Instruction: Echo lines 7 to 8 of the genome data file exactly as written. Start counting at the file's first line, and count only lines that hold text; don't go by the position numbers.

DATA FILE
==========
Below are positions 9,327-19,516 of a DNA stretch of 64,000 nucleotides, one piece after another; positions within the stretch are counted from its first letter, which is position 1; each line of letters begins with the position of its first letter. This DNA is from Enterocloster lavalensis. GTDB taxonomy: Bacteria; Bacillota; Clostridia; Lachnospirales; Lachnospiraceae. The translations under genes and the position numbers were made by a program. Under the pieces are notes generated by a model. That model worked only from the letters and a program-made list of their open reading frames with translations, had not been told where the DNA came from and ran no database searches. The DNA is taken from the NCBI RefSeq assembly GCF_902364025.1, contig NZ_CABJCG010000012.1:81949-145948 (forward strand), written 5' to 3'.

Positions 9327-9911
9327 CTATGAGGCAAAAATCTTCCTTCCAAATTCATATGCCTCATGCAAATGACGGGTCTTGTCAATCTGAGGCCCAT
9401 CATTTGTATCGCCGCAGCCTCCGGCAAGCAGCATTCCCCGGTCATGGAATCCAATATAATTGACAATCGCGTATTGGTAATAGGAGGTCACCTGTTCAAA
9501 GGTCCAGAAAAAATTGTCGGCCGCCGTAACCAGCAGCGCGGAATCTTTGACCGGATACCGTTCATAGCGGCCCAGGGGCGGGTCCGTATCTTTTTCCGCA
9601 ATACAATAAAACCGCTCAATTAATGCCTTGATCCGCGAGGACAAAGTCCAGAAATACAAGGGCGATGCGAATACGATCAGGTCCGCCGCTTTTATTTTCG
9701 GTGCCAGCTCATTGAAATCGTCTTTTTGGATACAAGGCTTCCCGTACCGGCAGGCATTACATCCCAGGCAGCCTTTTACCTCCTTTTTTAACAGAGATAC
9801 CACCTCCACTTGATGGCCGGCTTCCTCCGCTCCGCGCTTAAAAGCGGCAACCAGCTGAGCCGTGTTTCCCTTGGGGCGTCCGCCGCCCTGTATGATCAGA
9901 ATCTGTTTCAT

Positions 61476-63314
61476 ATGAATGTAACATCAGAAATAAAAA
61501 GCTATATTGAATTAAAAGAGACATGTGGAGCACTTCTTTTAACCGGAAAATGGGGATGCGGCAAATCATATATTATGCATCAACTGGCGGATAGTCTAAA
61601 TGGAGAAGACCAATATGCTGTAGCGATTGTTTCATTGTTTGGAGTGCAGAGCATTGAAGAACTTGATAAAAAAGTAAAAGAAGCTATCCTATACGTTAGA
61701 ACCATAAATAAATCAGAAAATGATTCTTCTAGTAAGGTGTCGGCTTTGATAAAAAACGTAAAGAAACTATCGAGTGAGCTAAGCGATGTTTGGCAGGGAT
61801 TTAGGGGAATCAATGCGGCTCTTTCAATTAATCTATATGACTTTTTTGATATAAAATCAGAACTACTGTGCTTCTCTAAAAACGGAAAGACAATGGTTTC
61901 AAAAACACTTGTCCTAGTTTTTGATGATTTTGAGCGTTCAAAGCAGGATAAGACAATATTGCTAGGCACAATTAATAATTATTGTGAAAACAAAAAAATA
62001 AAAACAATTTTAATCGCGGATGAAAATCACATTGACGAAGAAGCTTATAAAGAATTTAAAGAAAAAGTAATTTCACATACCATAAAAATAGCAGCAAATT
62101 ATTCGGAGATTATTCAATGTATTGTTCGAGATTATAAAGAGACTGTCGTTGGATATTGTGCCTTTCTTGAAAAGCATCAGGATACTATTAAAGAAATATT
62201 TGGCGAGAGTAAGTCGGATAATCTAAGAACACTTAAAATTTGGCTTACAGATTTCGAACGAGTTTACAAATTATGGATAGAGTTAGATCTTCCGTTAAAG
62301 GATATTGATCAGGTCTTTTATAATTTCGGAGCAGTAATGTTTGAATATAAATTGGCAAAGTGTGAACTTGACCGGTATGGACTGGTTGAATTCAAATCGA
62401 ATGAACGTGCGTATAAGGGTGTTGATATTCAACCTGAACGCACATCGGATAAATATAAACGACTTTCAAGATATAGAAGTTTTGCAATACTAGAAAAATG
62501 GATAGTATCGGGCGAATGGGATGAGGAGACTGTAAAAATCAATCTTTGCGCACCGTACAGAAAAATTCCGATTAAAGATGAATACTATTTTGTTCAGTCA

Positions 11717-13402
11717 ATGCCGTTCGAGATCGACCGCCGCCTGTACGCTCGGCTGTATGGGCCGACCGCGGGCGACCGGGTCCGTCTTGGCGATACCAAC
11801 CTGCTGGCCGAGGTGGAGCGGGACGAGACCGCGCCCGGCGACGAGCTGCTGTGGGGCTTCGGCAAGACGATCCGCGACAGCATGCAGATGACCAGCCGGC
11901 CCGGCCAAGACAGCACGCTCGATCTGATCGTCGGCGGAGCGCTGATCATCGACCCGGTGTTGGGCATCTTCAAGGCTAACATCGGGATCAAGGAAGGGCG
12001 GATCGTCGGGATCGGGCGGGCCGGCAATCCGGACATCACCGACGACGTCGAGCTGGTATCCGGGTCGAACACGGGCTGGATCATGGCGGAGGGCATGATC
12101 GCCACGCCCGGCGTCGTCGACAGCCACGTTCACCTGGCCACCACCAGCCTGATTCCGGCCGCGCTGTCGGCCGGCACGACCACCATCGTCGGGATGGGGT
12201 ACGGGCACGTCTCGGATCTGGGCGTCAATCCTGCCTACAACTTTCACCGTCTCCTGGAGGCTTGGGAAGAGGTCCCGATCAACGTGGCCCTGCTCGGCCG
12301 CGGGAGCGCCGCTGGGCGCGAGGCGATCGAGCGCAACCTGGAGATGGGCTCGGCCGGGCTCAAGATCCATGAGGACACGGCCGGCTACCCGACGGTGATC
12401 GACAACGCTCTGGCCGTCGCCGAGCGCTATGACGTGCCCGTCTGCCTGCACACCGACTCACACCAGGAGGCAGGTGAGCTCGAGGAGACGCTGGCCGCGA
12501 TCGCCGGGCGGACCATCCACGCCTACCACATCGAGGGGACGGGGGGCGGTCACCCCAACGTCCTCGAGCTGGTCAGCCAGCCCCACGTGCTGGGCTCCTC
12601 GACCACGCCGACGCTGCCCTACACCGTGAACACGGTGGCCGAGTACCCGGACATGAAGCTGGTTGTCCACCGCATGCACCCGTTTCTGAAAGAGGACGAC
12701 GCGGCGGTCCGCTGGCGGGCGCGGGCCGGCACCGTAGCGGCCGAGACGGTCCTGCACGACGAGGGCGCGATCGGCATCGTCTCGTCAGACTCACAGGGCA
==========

9701 GTGCCAGCTCATTGAAATCGTCTTTTTGGATACAAGGCTTCCCGTACCGGCAGGCATTACATCCCAGGCAGCCTTTTACCTCCTTTTTTAACAGAGATAC
9801 CACCTCCACTTGATGGCCGGCTTCCTCCGCTCCGCGCTTAAAAGCGGCAACCAGCTGAGCCGTGTTTCCCTTGGGGCGTCCGCCGCCCTGTATGATCAGA